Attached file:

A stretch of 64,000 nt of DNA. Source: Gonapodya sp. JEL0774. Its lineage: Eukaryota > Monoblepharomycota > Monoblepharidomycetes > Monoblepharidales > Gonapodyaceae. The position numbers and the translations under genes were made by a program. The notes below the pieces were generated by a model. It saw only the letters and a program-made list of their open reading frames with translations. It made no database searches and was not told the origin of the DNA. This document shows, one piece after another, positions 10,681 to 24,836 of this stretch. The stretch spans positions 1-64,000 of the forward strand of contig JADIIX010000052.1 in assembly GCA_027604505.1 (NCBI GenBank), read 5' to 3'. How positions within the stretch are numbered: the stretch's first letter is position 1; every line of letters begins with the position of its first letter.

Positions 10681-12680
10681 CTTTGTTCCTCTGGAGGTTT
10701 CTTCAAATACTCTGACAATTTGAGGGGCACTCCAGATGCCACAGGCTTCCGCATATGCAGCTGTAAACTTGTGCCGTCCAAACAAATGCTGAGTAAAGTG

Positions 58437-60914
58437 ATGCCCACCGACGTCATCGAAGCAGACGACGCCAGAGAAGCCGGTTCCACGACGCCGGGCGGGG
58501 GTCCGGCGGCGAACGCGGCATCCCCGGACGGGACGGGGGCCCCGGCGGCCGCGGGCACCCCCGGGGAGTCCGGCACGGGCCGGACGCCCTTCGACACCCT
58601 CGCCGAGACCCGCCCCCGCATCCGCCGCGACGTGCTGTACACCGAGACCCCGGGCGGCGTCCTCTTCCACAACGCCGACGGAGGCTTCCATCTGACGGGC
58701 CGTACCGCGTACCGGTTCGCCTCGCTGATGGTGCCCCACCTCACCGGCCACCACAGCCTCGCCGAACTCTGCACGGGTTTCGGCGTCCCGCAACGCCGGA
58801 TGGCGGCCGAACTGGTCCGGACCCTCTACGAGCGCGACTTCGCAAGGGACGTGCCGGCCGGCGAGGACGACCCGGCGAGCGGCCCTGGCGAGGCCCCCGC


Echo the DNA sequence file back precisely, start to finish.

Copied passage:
A stretch of 64,000 nt of DNA. Source: Gonapodya sp. JEL0774. Its lineage: Eukaryota > Monoblepharomycota > Monoblepharidomycetes > Monoblepharidales > Gonapodyaceae. The position numbers and the translations under genes were made by a program. The notes below the pieces were generated by a model. It saw only the letters and a program-made list of their open reading frames with translations. It made no database searches and was not told the origin of the DNA. This document shows, one piece after another, positions 10,681 to 24,836 of this stretch. The stretch spans positions 1-64,000 of the forward strand of contig JADIIX010000052.1 in assembly GCA_027604505.1 (NCBI GenBank), read 5' to 3'. How positions within the stretch are numbered: the stretch's first letter is position 1; every line of letters begins with the position of its first letter.

Positions 10681-12680
10681 CTTTGTTCCTCTGGAGGTTT
10701 CTTCAAATACTCTGACAATTTGAGGGGCACTCCAGATGCCACAGGCTTCCGCATATGCAGCTGTAAACTTGTGCCGTCCAAACAAATGCTGAGTAAAGTG

Positions 58437-60914
58437 ATGCCCACCGACGTCATCGAAGCAGACGACGCCAGAGAAGCCGGTTCCACGACGCCGGGCGGGG
58501 GTCCGGCGGCGAACGCGGCATCCCCGGACGGGACGGGGGCCCCGGCGGCCGCGGGCACCCCCGGGGAGTCCGGCACGGGCCGGACGCCCTTCGACACCCT
58601 CGCCGAGACCCGCCCCCGCATCCGCCGCGACGTGCTGTACACCGAGACCCCGGGCGGCGTCCTCTTCCACAACGCCGACGGAGGCTTCCATCTGACGGGC
58701 CGTACCGCGTACCGGTTCGCCTCGCTGATGGTGCCCCACCTCACCGGCCACCACAGCCTCGCCGAACTCTGCACGGGTTTCGGCGTCCCGCAACGCCGGA
58801 TGGCGGCCGAACTGGTCCGGACCCTCTACGAGCGCGACTTCGCAAGGGACGTGCCGGCCGGCGAGGACGACCCGGCGAGCGGCCCTGGCGAGGCCCCCGC